COVID-19 has severely limited audiologists’ ability to run their practices and serve patients. But even though you may have been forced to scale back or shut down your services, there are several things you can do to help your practice survive this crisis intact.
Recently Gravity Payments CEO Dan Price sat down with CounselEAR President Brian Urban to discuss ways practice owners can adapt right now and future-proof themselves for after the pandemic is over. Their conversation ranged from specific technologies audiologists are using to test patients to unique ways to keep employees engaged if they’re working from home. They also discussed ways to make your business more efficient, like integrating payment processing with your practice management software to make accepting payments a breeze.
You can view the full discussion below, but keep reading for some of the key takeaways.
9 Things to Make Your Audiology Practice Thrive
- Stay connected with your patients. Whether it’s through email, calls, texts, or telehealth services, it’s important to let your patients know that you still care and want to help. Let them know what services you’re still able to provide or simply ask them how they’re doing. These connections may not seem like much right now, but they will mean a lot to the people who depend on you for their hearing health.
- Don’t forget new patients. You might assume that since your practice is closed, there’s no way for you to acquire new customers. But hearing loss does not stop just because people are under a stay-at-home order. Reach out to referring physicians, advertise your services online or on social media, invest some time in email marketing, or consider a promotion. LinkedIn or Facebook ads offer quick, affordable options and allow you to record a personal message.
- Use your extra time wisely. If your practice has slowed or closed, you probably have time on your hands. Use that time to help make your business more efficient. Do you need to upgrade your practice management software? What about adding an online payment platform? Now’s the time to do some research or schedule product demos. Have you been wanting to reorganize your office space? What projects have you been meaning to get to but haven’t had time to do? Now is your chance.
- Get creative. Everyone is trying new things right now, so use this opportunity to experiment. One practice owner has continued to test patients at his clinic by setting them up in a different room and talking to them via video call. You can also reach out to your state licensure board to learn the minimum requirements for an online hearing test and research options to see if you can test your patients virtually. No one is going to judge you for trying something unusual right now–in fact they expect it.
- Consider patient convenience. Over the past two months, practices have been forced to offer certain services out of necessity, but some of these may become the new normal. Telehealth, advance or touchless payment options, or curbside assistance provide enormous convenience for customers–especially older ones. Investing in these solutions now will make you more prepared for the future and will also allow you to reopen gradually while maintaining patient safety.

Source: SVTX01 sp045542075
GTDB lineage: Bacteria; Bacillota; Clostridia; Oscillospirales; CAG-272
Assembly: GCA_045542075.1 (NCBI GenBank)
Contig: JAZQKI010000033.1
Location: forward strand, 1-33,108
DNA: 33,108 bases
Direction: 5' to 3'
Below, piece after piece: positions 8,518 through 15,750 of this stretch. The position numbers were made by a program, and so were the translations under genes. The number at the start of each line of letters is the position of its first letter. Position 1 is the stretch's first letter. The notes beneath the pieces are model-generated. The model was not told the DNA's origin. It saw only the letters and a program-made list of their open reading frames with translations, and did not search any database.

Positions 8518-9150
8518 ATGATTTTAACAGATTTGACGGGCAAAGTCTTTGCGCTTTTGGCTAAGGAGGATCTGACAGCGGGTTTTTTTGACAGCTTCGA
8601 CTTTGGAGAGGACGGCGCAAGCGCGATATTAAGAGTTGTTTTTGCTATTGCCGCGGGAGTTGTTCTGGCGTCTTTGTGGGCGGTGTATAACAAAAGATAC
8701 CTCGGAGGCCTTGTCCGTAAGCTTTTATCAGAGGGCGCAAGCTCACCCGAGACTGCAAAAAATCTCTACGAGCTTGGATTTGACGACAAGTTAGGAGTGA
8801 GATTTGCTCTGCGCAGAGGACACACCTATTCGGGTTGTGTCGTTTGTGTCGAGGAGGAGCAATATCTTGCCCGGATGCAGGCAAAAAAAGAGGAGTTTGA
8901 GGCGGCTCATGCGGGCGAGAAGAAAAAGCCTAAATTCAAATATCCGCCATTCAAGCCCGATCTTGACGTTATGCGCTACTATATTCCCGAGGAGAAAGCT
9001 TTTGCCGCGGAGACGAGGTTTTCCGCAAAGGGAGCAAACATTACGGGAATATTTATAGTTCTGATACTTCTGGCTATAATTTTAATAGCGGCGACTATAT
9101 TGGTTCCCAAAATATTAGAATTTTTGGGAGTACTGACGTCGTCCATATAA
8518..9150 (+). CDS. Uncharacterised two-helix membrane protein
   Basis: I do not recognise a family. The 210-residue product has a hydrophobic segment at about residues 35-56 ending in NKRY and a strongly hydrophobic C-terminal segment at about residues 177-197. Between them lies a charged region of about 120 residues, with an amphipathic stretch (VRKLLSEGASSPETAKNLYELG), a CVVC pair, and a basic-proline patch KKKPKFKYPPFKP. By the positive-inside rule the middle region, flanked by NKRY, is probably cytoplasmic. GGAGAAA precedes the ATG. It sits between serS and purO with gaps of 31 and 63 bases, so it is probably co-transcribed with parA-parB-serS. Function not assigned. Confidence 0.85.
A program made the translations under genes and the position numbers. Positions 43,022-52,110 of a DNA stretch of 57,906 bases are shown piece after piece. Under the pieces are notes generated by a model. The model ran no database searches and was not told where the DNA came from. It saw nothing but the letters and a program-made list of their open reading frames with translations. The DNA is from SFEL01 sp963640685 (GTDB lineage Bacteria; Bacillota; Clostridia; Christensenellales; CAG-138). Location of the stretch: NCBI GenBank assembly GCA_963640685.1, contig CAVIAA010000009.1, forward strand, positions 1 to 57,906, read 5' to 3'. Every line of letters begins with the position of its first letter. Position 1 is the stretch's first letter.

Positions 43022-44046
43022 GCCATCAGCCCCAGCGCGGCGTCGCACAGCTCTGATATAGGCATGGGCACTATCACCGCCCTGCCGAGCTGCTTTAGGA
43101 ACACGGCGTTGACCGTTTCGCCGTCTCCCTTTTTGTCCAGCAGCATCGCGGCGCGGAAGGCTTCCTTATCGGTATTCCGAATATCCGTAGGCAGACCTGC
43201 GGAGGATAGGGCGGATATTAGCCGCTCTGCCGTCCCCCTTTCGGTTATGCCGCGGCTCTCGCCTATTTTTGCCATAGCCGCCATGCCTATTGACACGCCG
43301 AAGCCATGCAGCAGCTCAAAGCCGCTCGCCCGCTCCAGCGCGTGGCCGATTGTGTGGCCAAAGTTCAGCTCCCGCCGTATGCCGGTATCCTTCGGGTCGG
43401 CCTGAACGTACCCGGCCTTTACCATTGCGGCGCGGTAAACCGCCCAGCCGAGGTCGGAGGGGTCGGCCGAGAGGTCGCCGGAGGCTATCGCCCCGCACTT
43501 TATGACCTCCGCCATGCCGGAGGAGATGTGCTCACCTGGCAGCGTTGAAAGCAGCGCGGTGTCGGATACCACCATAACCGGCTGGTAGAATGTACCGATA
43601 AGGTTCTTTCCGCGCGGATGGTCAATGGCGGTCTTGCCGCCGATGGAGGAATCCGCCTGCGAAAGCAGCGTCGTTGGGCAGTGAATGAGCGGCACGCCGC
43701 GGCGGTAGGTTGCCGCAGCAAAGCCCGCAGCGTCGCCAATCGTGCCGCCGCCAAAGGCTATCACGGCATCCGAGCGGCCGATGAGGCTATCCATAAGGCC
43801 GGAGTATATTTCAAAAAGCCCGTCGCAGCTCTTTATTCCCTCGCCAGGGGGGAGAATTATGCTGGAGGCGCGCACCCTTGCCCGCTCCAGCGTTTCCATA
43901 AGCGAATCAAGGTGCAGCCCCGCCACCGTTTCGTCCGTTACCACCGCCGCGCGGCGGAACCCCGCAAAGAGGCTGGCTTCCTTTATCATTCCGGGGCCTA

- Lean on your employees. If your staff is working from home, they may feel like they don’t have anything to contribute. Look for ways they can help, even if it’s outside their typical role. Can they help you set up a social media platform? Can they take the lead on patient outreach or researching new software solutions? Not only will your team’s efforts help the business, but it will help your employees grow in their own skill sets and make them feel like valued participants in the service you provide.
- Harness the power of stories. What improvements are your patients seeing thanks to new tools you’re offering? How have you gone above and beyond to help during this time? Specific, human-centered stories are powerful communication tools. What stories do you want to be telling right now?
- Make the most of tough decisions. Mountaineers talk about two types of fun. Type 1 fun is the kind you have in the moment, when you’re doing something really enjoyable. Type 2 fun happens when you do something that you can be proud of for a long time, even if it was hard or painful to accomplish at the time. We’re not having a lot of Type 1 fun right now, but crises are great times to seek out Type 2 fun. When you look back on this moment years from now, how do you want to remember yourself? Consider this when forced to make difficult decisions about how to operate your business
- Be vulnerable. Everyone is going through a difficult time right now, and if you work with a lot of older patients or those who are immunocompromised, they might also be very scared. Communicating that you care about them and are here for them and sharing your own struggles can go a long way in creating connection, and those connections can sustain you and your business for a long time.
Remember: patients still need your services, and they will need them long after this crisis is over. The things you do today can help make your business stronger so you can provide even higher-quality care tomorrow. To find out how Gravity may be able to help, visit our services page or click here to schedule a call with one of our audiology specialists.
by Brooke Carey, Lead Storyteller